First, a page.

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The Holdings Calculator permits you to calculate the current value of your gold and silver.

  • Enter a number Amount in the left text field.
  • Select Ounce, Gram or Kilogram for the weight.
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Totals for Gold and Silver holdings including the ratio percent of gold versus silver will be calculated.

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Gold Price Calculators

Gold Price RECAP February 19 - 23

By Matthew Bolden -

Happy Friday, traders. Welcome to our weekly market wrap, where we take a look back at these last five trading days with a focus on the market news, economic data and headlines that had the most impact on gold prices and other key correlated assets—and may continue to into the future. 

Gold Price RECAP February 19-23

Gold prices held within a reliable band of pricing this week. Almost as if it were a reward for this show of support well-above $2000/oz, the yellow metal has surged on Friday in response to elevating geopolitical tensions to close the week near February’s highest marks. 

So, what kind of week has it been? 

Gold spot prices are in a somewhat unusual place in this first quarter of 2024. It’s not so much that the trade is directionless, but (with a few outliers) the yellow metal seems not only content to trade within this band of $2020-2040/oz, at least until the FOMC makes its next announcement or move. And this holiday-shortened trading week has been a prime example of the current paradigm, as metals traders mostly ignored the two high-focus points of the (admittedly sparse) macro-data calendar in favor of continuing to price along a relatively flat line. 

That said, we’re also seeing a reminder at the end of this week that there is at least one exogenous driver, besides just the Fed, that has potential at any time to knock gold out of its current holding pattern. 

Despite the outsized influence that the US’ central bank has over not only the gold market, but the valuation and rates of the US Dollar—and, through the greenback, many other major asset classes—the first reporting item that the yellow metal eventually ignored this week came from the Fed itself, in the form of Wednesday’s release of the FOMC Meeting Minutes from the January 2024 session. While it would be incorrect to say the discussion notes landed on the marketplace with a great deal of shock, they did paint a fairly hawkish picture of the committee’s current consensus view; or at least one that was decidedly not dovish. As a result, initial trading on Wednesday afternoon saw a rally in the US Dollar Index and the coinciding rise in Treasury yields. This, in turn, pulled gold spot prices down from the tops of a gentle Tuesday rally, but there remained little interest in selling the metal below a price of $2025/oz. 

There was equally little volatility around what might have been expected to drive at least a moderate slide in gold prices as well, when the S&P’s Manufacturing Index for the US economy again outperformed expectations, and indicated a second consecutive month of expansion in the sector. In the current trading environment, we would have looked for investors to consider this another signal to the FOMC that they can continue to hold rates higher to “finish off” inflation without posing a serious risk to US economic expansion. Regardless of how investors across other assets processed the news, gold again held firm ground above $2020/oz following the print.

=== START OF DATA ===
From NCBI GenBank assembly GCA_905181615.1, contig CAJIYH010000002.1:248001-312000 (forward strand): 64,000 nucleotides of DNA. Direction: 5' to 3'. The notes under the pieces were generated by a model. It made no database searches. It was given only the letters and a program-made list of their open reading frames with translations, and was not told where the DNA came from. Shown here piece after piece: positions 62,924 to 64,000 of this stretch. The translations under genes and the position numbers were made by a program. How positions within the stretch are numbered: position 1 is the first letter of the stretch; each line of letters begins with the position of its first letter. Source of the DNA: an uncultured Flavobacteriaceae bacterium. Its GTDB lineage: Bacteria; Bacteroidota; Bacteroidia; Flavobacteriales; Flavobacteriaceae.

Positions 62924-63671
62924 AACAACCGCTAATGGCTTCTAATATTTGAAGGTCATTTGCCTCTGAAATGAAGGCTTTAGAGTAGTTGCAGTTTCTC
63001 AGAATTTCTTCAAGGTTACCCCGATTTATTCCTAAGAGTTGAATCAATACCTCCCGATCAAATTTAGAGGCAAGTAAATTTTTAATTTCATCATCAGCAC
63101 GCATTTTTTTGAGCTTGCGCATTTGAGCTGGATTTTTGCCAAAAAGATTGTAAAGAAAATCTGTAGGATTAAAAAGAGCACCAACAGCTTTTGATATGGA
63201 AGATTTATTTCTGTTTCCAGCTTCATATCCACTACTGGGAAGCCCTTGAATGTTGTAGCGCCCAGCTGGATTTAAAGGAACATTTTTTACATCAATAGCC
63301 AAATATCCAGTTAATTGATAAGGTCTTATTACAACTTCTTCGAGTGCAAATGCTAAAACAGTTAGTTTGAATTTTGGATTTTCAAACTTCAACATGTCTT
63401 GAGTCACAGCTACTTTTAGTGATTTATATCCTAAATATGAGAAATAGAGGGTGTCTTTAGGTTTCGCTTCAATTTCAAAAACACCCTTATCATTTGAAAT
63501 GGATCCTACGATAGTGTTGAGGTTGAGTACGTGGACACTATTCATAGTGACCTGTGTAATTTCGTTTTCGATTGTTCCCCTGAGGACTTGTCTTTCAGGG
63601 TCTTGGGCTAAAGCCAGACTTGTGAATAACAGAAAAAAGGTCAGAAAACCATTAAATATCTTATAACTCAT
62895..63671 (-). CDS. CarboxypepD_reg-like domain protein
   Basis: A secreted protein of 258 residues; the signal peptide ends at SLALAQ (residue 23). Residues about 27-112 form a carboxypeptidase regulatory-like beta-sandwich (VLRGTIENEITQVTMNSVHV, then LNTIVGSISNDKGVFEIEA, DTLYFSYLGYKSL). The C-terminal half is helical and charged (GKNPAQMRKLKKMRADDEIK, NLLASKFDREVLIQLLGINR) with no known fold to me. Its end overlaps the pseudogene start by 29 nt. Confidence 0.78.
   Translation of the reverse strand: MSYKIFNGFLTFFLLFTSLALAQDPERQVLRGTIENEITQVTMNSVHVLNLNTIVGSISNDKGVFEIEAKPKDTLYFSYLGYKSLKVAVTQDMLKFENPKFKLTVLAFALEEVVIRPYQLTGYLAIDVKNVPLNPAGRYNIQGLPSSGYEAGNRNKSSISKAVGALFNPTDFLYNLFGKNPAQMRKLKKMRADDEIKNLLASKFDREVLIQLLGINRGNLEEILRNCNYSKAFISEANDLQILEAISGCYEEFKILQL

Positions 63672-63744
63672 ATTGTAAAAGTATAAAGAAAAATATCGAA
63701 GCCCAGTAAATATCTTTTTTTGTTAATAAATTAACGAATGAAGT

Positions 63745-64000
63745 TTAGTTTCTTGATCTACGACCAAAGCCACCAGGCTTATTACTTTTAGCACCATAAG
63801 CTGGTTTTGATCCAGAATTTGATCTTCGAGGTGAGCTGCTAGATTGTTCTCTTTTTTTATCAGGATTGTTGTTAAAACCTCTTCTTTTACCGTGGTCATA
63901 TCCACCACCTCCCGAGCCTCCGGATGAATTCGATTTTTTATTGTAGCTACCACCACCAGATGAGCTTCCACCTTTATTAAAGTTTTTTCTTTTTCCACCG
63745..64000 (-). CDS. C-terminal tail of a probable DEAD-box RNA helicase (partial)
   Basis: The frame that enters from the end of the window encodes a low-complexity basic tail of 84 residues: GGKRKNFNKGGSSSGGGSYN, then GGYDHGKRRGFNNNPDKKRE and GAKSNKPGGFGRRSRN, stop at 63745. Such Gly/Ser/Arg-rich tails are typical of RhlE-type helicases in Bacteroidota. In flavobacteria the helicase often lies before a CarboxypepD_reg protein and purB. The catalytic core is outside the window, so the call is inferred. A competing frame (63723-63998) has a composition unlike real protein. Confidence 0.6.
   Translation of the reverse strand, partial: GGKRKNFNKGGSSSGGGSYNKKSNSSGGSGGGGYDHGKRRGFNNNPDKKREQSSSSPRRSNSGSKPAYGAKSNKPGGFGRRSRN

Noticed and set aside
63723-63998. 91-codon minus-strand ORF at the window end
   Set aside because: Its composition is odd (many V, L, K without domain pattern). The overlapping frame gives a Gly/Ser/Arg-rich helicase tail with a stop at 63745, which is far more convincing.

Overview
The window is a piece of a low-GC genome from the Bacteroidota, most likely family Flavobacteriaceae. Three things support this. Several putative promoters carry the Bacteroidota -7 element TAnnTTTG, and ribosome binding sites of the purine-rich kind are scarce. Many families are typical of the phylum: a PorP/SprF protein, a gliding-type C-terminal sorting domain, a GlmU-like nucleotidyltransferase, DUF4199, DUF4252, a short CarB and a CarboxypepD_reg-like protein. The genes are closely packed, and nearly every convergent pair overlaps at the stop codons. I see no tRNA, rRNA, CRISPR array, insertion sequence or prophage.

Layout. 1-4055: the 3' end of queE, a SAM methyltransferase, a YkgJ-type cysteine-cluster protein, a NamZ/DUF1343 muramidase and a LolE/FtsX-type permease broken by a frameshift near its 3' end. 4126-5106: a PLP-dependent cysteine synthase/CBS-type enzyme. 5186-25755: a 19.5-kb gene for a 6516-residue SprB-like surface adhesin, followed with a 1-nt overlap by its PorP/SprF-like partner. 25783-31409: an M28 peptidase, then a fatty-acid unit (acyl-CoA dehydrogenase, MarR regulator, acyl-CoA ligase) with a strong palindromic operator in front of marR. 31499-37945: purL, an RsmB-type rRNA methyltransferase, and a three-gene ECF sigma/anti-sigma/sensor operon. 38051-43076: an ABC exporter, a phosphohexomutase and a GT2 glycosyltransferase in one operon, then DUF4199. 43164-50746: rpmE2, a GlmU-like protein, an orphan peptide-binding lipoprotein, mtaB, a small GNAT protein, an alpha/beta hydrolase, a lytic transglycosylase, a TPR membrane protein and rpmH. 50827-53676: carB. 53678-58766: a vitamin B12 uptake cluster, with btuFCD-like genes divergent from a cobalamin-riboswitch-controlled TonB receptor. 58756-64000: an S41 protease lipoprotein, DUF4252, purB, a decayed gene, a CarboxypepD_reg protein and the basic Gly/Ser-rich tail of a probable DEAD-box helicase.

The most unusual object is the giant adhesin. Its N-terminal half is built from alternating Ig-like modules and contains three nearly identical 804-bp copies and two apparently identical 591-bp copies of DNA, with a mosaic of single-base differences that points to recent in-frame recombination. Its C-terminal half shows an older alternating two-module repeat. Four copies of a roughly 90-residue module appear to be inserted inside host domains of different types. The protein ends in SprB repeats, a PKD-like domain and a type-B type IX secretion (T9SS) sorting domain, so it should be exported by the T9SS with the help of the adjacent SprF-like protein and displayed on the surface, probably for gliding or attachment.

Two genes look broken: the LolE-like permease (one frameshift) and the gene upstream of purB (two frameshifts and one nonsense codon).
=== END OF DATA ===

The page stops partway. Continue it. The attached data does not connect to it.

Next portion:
There was a brief dip, during the European open of Friday’s session, that saw the yellow metal falling closer to $2015. Our model for gold trading in this tightly-fenced range for another week may have come apart as a result, but instead we’ve been reminded that gold always and at any time can react as a favored hedge against sudden geopolitical concerns around the globe. Here, a double-blow of further escalation in the multi-front tension and conflict around the Middle East and a more severe round of new sanctions imposed by the US on Russia’s economy appear to have shoved global investors on to the back-foot, from which they seem keener on gold as a safe-haven play than the US Dollar. Thanks to their inflows, gold spot prices are set to close Friday’s trading at the highest levels since the first day of February, in the neighborhood of $2040/oz. 

These last few days may be instructive for the next several, as the upcoming week is similarly light on key economic data, until the release of the Fed’s preferred measurement of inflation, the PCE Price Index, on Friday morning. 

For now, traders, I hope you can get out and safely enjoy your weekend for the next couple of days. After that, I’ll see everyone back here next week for another market recap. 

Matthew Bolden

Matthew Bolden is an active trader and investor. His passions include writing about financial markets in a simple, pragmatic way. His work has been seen in various arenas within the world of global finance, and he has written commentary on several markets including precious metals, stocks, currencies and options.

Matthew is an avid reader, student of the markets and sports enthusiast who resides in the greater Chicago area.